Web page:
For smaller clubs, a very basic set-up is used, with large speakers and subwoofers positioned at the front of the stage (Front-of-House speakers), facing the audience. Smaller speakers (monitors) are then placed on stage, aimed towards the performers, to let them hear their vocals and instruments.
Often times, the Front of House speakers will be mounted on poles (tripods) or by “flying” them using anchors that are attached to the ceiling. The subwoofers will always stay on the ground level. You may notice that in smaller pubs, the audio mixer is sometimes placed on stage for the performers to adjust their levels.
In larger pubs, the mixing console is usually positioned behind the audience seating area. This allows the sound engineer to have a better listening perspective on the overall sound. The levels for the monitor speakers may be controlled by the same sound engineer that is using the main mixing console, or they could be handled by another sound engineer using a separate mixing board.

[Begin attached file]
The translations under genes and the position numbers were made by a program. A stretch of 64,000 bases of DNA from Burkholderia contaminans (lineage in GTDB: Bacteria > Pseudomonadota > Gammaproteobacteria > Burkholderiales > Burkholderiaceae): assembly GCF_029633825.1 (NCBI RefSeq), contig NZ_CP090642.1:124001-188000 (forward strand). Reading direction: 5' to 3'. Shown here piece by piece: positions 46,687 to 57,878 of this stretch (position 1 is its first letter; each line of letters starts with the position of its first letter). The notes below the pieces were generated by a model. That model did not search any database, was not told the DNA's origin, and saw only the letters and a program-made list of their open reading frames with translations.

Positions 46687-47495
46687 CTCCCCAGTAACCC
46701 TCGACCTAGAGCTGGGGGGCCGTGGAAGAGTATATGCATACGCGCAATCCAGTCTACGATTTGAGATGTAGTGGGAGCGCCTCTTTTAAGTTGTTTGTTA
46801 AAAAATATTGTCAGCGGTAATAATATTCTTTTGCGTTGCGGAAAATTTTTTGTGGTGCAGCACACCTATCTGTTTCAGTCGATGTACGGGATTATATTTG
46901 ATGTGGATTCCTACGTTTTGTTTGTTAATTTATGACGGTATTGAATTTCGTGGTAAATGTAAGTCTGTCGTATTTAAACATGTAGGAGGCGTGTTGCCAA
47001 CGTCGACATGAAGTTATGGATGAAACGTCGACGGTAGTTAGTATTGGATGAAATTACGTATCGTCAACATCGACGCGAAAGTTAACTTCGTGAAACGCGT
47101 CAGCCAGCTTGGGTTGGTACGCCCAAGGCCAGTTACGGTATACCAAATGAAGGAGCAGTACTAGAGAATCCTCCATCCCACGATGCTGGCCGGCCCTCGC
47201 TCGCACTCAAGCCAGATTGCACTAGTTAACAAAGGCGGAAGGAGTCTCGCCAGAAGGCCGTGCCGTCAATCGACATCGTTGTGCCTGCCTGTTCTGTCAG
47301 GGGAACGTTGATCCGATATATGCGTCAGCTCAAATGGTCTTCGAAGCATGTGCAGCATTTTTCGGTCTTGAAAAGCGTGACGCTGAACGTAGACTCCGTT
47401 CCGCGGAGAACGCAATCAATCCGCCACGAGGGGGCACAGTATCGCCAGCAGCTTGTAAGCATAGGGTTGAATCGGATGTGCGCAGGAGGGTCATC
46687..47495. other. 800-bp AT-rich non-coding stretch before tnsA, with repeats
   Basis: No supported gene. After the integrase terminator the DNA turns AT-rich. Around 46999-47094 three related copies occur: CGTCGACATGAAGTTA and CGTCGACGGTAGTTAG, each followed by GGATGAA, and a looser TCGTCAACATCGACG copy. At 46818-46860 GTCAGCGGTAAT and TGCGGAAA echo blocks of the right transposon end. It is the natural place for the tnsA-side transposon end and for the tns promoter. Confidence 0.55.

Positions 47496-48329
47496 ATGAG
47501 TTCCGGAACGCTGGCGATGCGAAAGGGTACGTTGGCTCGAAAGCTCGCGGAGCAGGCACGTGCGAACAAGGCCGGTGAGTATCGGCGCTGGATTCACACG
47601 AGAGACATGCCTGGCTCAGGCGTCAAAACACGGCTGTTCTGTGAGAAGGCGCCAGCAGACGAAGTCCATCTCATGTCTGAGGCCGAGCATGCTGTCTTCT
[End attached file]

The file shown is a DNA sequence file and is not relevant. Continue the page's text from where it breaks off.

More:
The problem of audio feedback can happen to any PA system. This occurs when sound produced by the speakers is captured by the microphone, goes through re-amplification, and then sent to the speakers again. It typically sounds like a loud high-pitched squeal or screech, and is often caused by an overall gain level (for the PA system) that is too high.
Audio feedback is never desirable in any live entertainment situation, as it causes an annoyance to audience and affects the overall “live show” experience negatively. Sound engineers often use tools such as graphic equalizers, parametric equalizers and notch filters in order to prevent feedback from occurring.
That is all I have for you today. I hope you can now make the distinction between various PA systems, and know when to use them appropriately!